Tell lawmakers to vote NO on HB 17: Reject unconstitutional degradation of education governance & Governor’s personnel powers
The NC Justice Center is calling on members of the North Carolina General Assembly to reject HB 17.
HB 17 goes to extraordinary lengths to strip Governor-elect Roy Cooper’s power, slashing the number exempt positions he can oversee from 1,500 to 300, and eliminating his ability to make appointments to university campus boards of trustees.
Additionally, the bill radically reorganizes governance of North Carolina’s public schools. In almost every possible way, the bill strips power from the State Board of Education to provide more authority to the newly-elected Republican Superintendent of Public Instruction, Mark Johnson. If the bill becomes law, it will certainly be challenged in court due to constitutional issues. The bill – which was unveiled under a cloud of secrecy last night – is quickly moving through the General Assembly without adequate public input or transparency.
The North Carolina State Constitution clearly gives the State Board of Education the responsibility for running our public school system. The State Board, which consists of 11 members appointed to eight-year terms by the Governor, would be stripped of its powers under HB 17. The new law would unconstitutionally place these powers with the newly-elected Superintendent of Public Schools, Mark Johnson, a lawyer with no experience running a state agency. Article IX, Sec. 9 reads: “The State Board of Education shall supervise and administer the free public school system and the educational funds provided for its support…and shall make all needed rules and regulations in relation thereto, subject to laws enacted by the General Assembly.” Sections 2-6 of HB 17 strip the State Board of Education of their constitutionally-mandated powers.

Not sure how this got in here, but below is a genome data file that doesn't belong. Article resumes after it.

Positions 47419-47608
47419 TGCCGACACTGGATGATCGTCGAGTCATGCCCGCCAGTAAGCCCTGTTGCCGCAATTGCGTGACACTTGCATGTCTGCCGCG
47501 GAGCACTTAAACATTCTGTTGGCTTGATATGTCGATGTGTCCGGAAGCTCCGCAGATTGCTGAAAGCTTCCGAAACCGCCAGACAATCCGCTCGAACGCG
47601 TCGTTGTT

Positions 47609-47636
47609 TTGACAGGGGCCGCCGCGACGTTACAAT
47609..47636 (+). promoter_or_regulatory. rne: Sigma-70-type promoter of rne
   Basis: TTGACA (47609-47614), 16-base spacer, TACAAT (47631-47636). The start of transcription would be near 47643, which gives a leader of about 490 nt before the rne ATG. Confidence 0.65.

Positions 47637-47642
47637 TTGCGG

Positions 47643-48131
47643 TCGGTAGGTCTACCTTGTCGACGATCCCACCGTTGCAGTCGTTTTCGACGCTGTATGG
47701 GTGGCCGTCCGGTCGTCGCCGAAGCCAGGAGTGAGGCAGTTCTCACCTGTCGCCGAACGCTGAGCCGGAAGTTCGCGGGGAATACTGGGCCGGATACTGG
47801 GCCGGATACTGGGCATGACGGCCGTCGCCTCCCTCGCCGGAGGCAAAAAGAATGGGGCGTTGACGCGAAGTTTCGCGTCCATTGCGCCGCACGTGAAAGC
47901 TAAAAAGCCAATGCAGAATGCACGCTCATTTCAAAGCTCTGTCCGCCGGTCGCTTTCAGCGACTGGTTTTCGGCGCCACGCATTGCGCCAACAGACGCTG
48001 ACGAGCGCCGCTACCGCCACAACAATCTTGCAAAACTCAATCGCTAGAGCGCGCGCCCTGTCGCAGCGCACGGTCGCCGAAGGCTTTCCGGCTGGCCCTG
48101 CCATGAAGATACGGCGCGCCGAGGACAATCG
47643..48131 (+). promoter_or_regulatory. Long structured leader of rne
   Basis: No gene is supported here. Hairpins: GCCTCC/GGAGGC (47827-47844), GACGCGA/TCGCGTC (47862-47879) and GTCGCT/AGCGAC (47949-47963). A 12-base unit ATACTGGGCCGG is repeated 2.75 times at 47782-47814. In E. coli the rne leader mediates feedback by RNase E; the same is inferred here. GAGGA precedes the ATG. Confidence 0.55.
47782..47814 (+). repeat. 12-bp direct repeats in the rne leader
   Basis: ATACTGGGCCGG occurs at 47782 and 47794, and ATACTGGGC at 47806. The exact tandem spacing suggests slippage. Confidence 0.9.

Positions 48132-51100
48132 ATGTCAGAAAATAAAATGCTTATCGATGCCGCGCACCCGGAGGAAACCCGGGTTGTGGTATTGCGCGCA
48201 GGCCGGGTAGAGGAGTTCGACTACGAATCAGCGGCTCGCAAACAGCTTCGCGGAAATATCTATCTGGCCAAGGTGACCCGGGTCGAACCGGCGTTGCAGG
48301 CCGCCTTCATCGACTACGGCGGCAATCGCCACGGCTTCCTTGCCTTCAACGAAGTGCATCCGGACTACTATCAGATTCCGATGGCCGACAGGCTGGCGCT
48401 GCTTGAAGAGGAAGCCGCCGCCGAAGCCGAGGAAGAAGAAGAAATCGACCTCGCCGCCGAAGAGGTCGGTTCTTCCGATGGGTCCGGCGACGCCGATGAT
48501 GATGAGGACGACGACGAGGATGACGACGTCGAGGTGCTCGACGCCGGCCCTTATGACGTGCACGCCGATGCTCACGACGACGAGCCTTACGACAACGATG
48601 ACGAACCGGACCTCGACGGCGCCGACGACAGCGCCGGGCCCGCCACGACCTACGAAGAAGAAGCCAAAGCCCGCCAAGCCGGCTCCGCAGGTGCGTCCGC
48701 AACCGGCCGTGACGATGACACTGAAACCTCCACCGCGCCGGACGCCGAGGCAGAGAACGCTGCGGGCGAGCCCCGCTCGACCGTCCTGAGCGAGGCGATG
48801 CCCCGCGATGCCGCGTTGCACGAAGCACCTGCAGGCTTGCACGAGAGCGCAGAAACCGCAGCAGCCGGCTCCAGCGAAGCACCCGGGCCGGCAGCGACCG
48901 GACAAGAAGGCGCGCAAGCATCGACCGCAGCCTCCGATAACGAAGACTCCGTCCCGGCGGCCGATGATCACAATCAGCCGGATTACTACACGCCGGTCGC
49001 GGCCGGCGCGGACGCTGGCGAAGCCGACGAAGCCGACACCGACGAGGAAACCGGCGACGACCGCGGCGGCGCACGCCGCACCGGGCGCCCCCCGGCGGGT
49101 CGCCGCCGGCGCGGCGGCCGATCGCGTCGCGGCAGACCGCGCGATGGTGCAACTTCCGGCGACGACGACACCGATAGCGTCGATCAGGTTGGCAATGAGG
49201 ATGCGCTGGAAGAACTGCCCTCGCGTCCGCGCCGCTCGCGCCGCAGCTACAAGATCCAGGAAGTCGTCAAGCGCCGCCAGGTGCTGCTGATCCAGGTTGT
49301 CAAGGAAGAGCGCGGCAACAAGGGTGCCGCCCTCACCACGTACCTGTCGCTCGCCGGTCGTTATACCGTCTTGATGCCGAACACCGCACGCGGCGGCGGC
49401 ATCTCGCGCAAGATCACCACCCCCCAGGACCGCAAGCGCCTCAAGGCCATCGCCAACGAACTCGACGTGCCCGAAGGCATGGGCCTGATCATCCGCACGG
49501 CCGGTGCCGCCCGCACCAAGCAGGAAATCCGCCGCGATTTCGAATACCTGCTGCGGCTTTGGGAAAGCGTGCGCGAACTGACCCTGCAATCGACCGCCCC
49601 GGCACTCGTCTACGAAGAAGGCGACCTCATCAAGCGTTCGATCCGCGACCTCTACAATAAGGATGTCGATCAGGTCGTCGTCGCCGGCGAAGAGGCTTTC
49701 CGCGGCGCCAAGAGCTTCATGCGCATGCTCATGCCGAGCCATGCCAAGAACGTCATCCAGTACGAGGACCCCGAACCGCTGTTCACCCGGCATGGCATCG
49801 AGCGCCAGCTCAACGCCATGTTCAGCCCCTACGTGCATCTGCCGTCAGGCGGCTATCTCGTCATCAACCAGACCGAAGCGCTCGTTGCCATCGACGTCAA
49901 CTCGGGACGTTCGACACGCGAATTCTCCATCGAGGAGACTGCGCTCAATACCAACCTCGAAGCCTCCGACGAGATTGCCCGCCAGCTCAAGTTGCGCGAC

TAKE ACTION NOW! Tell lawmakers to vote NO on HB17!
A summary of the bill can be found below:
- Section 1: Shifts authority to appoint SBE student advisors from Governor and gives it to Superintendent.
- Section 2: Changes SBE’s authority from establishing policy to establishing “all needed rules and regulations,” and further states that the Superintendent will “administer all needed rules and regulations adopted by the” SBE. It is unclear who will determine which rules and regulations are “needed.”
- Section 3: Removes language stating that the Superintendent’s administration of the public school system is “subject to the direction, control, and approval of the State Board of Education,” seemingly providing the Superintendent the ability to ignore policies created by the SBE.
- Section 4: Establishes that the Superintendent will get to determine organization of DPI and administer all public school funds without the current safeguard of being “subject to the direction, control, and approval of the State Board of Education.”
- Section 5: Further clarifies that the Superintendent, not the SBE would be in charge of administering all educational funds.
- Section 6: Further clarifies that the Superintendent, not the SBE would be in charge of private gifts or grants.